Cloud Migration Challenges Require a Tailored Approach

Companies that confuse cloud adoption and cloud migration are in for a rude awakening.

Lynn Haber

September 21, 2017

3 Min Read


Lynn Haber

New research from Forrester Consulting research found, in a nutshell, that cloud migration is complex and challenging — and requires due diligence and a tailored migration strategy for a successful outcome.

The global study – commissioned by Virtustream, a Dell Technologies Business – is based on online responses from 500 IT decision makers at companies with more than 500 employees. Almost half of the companies utilize more than one cloud platform. Many respondents in the study, dubbed “Cloud Migration: Critical Drivers for Success — Understand How Early Migrators Tackle Security, Performance, and Cost Challenges,” noted that they find that different platforms have their own strengths and weaknesses, and some apps are a better fit for one platform versus another platform.

The challenge, as Simon Walsh, chief operating officer at Virtustream, told us, is that it’s really complex to pick up a mission-critical business system and shift it to a public cloud. It takes quite a bit of planning, a lot of application skills, and experience in project management, change management and migration.

“It’s not like a cloud native app where you could build it in a container, build it once and deploy it anywhere. These are systems of record, systems of insight which a customer’s company depends on — it’s their crown jewels in terms of business processes, customer data [and] business data, and it needs to be done in a managed way,” he said.

Hence, one of Forrester’s key recommendations included in the study: Don’t use cloud migration and adoption interchangeably.

The goal of the study was to survey early cloud migrators to better define how cloud migration works in practice today, and to identify the pitfalls that firms looking to migrate mission-critical applications to the public cloud need to be wary of to ensure success.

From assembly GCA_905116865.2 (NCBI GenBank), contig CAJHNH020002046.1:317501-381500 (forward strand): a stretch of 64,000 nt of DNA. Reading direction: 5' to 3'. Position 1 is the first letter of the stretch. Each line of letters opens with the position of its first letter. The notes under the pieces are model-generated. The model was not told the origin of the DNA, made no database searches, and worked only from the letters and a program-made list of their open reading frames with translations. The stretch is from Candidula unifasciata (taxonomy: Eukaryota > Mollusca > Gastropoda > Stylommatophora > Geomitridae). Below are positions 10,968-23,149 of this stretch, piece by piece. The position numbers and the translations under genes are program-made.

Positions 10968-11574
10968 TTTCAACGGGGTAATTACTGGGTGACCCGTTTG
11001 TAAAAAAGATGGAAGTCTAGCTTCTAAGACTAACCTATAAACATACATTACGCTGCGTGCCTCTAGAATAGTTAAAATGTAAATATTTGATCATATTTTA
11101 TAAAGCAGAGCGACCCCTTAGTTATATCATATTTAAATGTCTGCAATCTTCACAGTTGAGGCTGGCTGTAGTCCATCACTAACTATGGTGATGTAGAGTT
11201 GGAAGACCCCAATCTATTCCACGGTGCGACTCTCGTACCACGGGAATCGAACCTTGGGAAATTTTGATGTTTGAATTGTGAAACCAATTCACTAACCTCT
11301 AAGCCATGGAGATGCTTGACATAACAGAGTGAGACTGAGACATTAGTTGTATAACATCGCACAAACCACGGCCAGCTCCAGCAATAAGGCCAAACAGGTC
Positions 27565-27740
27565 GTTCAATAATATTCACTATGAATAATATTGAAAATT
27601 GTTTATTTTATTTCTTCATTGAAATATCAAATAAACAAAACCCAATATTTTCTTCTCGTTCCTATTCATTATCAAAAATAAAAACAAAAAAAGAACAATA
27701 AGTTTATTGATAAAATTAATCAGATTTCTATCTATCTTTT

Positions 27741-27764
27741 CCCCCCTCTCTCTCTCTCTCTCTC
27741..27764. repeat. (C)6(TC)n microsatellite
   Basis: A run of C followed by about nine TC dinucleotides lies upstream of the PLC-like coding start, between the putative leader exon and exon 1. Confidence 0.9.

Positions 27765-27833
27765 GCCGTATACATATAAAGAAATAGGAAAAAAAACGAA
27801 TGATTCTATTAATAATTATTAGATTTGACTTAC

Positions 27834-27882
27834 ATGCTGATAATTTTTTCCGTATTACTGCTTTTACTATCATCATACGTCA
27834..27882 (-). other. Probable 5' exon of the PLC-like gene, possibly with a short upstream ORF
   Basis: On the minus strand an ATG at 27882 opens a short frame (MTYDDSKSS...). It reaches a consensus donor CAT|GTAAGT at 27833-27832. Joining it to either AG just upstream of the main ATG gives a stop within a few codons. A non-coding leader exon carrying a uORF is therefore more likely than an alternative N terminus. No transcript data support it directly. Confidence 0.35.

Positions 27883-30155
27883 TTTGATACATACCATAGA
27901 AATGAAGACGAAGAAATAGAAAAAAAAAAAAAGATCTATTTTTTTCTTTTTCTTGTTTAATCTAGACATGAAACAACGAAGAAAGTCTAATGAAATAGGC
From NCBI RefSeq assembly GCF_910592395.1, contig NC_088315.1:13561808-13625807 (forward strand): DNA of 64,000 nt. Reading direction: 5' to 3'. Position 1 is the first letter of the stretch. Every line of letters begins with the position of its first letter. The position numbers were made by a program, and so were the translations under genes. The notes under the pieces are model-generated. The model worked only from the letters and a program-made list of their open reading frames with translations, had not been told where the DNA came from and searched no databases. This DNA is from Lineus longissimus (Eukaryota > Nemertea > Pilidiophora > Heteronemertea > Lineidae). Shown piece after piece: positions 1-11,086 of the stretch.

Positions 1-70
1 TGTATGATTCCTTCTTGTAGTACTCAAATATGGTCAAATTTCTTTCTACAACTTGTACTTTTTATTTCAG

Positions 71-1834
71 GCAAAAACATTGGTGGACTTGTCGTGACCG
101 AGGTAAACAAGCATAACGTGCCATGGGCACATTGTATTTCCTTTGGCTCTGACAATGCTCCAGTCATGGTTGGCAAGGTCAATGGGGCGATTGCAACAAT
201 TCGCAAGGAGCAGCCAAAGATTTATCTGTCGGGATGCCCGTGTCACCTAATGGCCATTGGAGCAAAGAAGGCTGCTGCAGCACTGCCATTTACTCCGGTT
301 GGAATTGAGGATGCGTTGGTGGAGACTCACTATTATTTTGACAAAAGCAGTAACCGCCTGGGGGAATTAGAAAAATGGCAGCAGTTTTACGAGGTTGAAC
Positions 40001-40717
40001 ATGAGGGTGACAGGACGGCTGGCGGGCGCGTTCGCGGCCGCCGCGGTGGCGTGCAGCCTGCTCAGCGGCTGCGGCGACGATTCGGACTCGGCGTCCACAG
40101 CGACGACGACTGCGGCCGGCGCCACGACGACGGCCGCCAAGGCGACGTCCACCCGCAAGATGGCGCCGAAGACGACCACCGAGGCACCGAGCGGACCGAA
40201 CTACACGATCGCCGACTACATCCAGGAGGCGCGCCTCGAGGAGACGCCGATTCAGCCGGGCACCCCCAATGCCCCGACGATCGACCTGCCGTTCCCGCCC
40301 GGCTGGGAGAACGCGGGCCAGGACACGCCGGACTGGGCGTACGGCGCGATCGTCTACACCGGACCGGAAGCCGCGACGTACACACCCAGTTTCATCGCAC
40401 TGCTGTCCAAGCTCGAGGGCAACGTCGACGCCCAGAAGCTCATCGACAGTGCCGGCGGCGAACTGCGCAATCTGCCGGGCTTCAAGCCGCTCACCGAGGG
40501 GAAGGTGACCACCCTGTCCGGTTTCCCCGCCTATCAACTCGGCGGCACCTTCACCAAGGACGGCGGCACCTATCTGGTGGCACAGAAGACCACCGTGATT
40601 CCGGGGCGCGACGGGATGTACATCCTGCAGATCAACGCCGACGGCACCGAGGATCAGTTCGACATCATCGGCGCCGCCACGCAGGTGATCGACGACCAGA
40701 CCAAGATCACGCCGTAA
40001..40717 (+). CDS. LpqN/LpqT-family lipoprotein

First, the study asked for the top five reasons respondent firms are migrating applications to the cloud. More than half (53 percent) of survey takers said it was to free up IT time to focus on core differentiators; 52 percent said cost reduction; 49 percent said greater ability to scale up or scale down resources and costs; 46 percent ID’d greater connectivity for digital transformation; and, 46 percent said it’s faster than fixing their own data centers.

Early migrators reported that, on average, they’ve moved 44 percent of their applications to an external cloud — with plans to move 62 percent to the cloud over the next two years.

Some of the challenges identified in the study: cost, performance and security.

  • Cost: The need to rewrite applications topped the list, followed by networking costs that tend to be overlooked; and the expense associated with finding professionals with migration skills.

  • Performance challenges include moving mission-critical apps to the cloud. This challenge is the result of not understanding how migrated applications interact with on-premises ones that may not only cause cost increases but hurt application performance.

The top two performance issues, cited by 42 percent of respondents, each, are: latency between on- and off-premises applications, and dependencies on …

… other applications not in the cloud.

Other performance-related challenges: proximity effects of migration and incompatible application architectures.

Security was ranked as the most critical challenge that respondents faced when migrating critical applications to the cloud — a challenge that is time-intensive to navigate and could quickly escalate costs to meet the right level of assurance and compliance.

Migration challenges are best mitigated and successful outcomes achieved when companies begin with proper planning, including: defining goals for migration; educating the team on the challenges of migration; realistically assessing what the team can achieve and where supplemental talent is needed; and review of the application portfolio.

What does all this mean for channel partners?

Opportunity, according to Walsh. “This is a service opportunity for project and professional services. It’s an opportunity for the channel to help the customer with the planning and migration,” he said.

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About the Author(s)

Lynn Haber

Content Director Lynn Haber follows channel news from partners, vendors, distributors and industry watchers. If I miss some coverage, don’t hesitate to email me and pass it along. Always up for chatting with partners. Say hi if you see me at a conference!

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